That way your reminder can also serve as your first line of defense against the excuses your brain will generate to expend the least effort. There are in infinite number of ways to prime your environment for success, use as many of them as is necessary for you.

Applying “Make it Attractive” to Exercise

So you’ve made it obvious to workout. Your alarm clock is set, your yoga mat is laid out from the night before, ready to go for your new morning routine. Now you have to make exercise “attractive,” by increasing your perceived appeal of the behavior. There are many ways to do this. You can find someone you admire who has already built the habit that you are trying to learn (p.s. Google has all the answers). You can research the benefits of the specific exercise you are considering. You can take a class with a cute instructor. Whatever is going to increase your motivation to go, do it. Whatever makes you want to sweat it out when you could be doing something else, that’s your answer. And again, combine as many strategies as is necessary to really make you want to practice the behavior over and over again.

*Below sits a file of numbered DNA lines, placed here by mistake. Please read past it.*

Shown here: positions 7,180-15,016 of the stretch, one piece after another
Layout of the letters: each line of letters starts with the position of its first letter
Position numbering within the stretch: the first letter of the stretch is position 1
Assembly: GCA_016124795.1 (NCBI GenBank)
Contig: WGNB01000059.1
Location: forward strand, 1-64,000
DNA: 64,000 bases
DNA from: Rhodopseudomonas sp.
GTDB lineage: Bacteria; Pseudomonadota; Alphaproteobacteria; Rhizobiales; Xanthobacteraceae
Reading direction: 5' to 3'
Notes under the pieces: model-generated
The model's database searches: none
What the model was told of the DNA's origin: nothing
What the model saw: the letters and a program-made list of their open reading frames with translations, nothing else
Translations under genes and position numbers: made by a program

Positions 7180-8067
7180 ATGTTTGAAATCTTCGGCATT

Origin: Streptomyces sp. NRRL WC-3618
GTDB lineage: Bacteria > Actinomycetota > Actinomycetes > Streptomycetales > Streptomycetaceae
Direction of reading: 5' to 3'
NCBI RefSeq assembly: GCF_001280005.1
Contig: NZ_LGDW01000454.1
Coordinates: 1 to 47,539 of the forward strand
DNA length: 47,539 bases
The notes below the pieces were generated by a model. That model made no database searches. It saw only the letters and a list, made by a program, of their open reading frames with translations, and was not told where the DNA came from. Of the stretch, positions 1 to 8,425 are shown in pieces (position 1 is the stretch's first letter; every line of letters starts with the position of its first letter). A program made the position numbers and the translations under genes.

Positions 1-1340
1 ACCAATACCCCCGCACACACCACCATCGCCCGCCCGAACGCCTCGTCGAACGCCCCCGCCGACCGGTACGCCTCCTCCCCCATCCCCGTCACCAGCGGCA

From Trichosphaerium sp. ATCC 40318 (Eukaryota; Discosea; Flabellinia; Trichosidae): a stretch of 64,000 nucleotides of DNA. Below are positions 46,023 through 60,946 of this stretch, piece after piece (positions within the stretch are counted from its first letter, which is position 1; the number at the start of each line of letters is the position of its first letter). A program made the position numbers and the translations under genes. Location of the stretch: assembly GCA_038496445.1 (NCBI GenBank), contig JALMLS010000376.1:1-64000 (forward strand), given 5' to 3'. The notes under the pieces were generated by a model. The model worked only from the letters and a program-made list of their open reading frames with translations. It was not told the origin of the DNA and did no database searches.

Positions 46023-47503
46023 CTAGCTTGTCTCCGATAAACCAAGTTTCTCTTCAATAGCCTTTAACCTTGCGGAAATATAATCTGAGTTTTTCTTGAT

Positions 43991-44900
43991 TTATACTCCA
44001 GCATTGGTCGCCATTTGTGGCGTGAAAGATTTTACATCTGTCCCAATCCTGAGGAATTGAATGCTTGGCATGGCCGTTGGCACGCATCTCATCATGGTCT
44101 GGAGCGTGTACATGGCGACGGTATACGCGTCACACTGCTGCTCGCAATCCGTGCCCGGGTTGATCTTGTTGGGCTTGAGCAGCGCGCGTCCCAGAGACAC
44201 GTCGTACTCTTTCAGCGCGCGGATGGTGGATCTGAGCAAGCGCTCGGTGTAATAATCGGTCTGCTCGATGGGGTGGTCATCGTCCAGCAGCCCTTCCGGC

Alternatively, make whatever you are doing instead of working out, like stalking your ex on social media, less attractive. Stalking your ex is attractive to you because social media makes it far too easy to do so. You can mindlessly scroll through old photos and comments for hours without ever having to leave the comfort of your home. The gym on the other hand is often far away, you have to change your clothes, you might have to pay for membership, you have to deal with the anxiety and embarrassment of feeling like you are being judged and watched, it’s not attractive. So how do you get your brain to cooperate with your good intentions? Maybe you turn your phone off between 5:30 - 7:00 p.m. each night, or leave it in a different room. Maybe you download an internet blocker with a timer. Maybe you relive how devastating it was when you accidentally liked a photo they posted from six years ago… Whatever makes your go-to form of procrastination less appealing as an option to you.